There has been a spike in interest in purchasing nuclear bunkers in the US in response to the war in Ukraine according to business owners in the industry.
The potential for World War III if the U.S. or NATO intervene in the war between Russia and Ukraine has provoked fear and anxiety across the world.
NATO and U.S. President Biden have warned that Russia may deploy chemical or biological weapons in Ukraine, a possibility that has caused concern across the world.
Interest in bunkers by “preppers” has increased since war in Ukraine
In the case of a war, or the deployment of such a weapon, some people in the U.S. may feel they need additional protection.
Unlike many former Soviet nations, the U.S. does not have many public bomb shelters. While images of Ukrainians huddled underground in shelters protected from airstrikes and missiles have spread across the internet, some Americans have started looking into investing in their own private shelters in case of a future war.
“Preppers,” or people who are preparing for catastrophic events such as nuclear war and the effects of climate change, have become much more active in preparing for the potential of war in response to Russia’s invasion of Ukraine in late February.
Gary Lynch, the CEO of the Rising S Company, which sells bunkers, said to The Guardian that sales have increased exponentially in the past month, likely due to the war in Ukraine.
“In the past month, I would have normally fielded less than 100 inquiries – I’ve fielded over 3,000,” he said to the paper.
Rising S offers steel bunkers that can be customized according to people’s needs and budget. The bomb shelters can be buried in the client’s backyard, and some models even include air and water filtration units.
Prices for such bunkers range from tens to hundreds of thousands of dollars.
Others are offering space in larger, more community-oriented bunkers, and there are even bunkers modeled after luxury hotels, such as the “Survival Condo” in Kansas. A spot at the Condo can cost millions of dollars.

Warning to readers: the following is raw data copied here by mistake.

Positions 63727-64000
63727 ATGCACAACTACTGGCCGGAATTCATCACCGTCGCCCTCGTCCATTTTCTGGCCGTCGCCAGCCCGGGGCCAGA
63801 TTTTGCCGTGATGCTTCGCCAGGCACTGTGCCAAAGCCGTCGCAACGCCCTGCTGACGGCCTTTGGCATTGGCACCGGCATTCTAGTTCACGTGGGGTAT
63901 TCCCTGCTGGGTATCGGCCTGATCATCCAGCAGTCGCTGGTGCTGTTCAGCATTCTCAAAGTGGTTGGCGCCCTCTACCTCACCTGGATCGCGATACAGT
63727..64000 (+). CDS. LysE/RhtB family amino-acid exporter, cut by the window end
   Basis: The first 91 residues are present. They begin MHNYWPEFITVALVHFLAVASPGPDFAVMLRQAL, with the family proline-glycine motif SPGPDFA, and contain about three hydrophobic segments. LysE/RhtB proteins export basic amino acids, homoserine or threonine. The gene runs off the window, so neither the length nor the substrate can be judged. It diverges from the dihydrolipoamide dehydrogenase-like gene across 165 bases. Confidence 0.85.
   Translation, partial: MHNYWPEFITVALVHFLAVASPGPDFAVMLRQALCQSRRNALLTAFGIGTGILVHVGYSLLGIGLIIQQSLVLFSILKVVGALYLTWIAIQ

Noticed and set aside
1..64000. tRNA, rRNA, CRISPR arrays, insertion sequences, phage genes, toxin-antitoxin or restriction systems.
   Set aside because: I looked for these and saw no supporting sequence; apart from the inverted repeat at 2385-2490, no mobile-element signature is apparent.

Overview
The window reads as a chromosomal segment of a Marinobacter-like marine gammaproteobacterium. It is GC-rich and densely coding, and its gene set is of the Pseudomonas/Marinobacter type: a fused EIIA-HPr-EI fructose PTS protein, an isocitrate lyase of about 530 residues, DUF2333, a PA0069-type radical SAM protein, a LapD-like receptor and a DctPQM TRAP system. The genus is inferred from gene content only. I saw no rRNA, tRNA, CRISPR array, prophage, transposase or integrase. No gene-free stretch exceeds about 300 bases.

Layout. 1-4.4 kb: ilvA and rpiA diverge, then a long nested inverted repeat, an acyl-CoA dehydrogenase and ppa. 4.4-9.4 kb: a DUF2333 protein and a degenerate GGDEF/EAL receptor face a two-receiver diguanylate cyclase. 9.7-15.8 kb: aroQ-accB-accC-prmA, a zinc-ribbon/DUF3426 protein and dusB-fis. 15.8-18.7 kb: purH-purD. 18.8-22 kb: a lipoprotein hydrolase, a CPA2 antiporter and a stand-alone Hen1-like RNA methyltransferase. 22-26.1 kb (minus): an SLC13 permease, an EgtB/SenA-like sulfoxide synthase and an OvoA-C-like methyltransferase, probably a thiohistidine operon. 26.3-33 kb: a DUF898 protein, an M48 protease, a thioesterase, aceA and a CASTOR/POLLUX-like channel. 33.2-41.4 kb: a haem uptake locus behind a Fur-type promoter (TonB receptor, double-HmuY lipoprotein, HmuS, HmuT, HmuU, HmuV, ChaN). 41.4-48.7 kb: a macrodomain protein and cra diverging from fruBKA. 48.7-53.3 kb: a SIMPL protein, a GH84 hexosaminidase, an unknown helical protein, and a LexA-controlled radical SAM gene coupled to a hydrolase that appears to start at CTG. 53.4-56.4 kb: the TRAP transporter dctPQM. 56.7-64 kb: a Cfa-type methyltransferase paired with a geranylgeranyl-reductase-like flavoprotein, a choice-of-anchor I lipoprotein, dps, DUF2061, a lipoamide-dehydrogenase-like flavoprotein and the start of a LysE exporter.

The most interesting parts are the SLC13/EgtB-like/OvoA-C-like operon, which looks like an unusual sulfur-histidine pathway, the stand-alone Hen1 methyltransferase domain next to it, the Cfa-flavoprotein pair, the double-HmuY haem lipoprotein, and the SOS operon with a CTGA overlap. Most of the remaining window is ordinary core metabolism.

How nuclear war would impact the planet
Over the past few decades, numerous experts have been trying to assess the true impact nuclear war would have on the planet.
In an interview with Vox, Alan Robock, an environmental sciences professor at Rutgers University in New Jersey, explains how his work has focused on three factors — economic, scientific, and agricultural models — that aim to explain the long-term impacts of a nuclear war.
He has found the most devastating long-term effects come down to the black smoke that hampers the growth of crops and which will likely have unintended consequences on the entire globe. In other words, effects will not be restricted to targeted areas.
The dust and particles in the air, exacerbated by the fact that cities and industrial areas would likely be targeted for their impact, would produce tons of smoke. Some of that smoke would make it to the stratosphere and would stay there for years, expand around the world as it heats up, and eventually block out sunlight over much of the planet.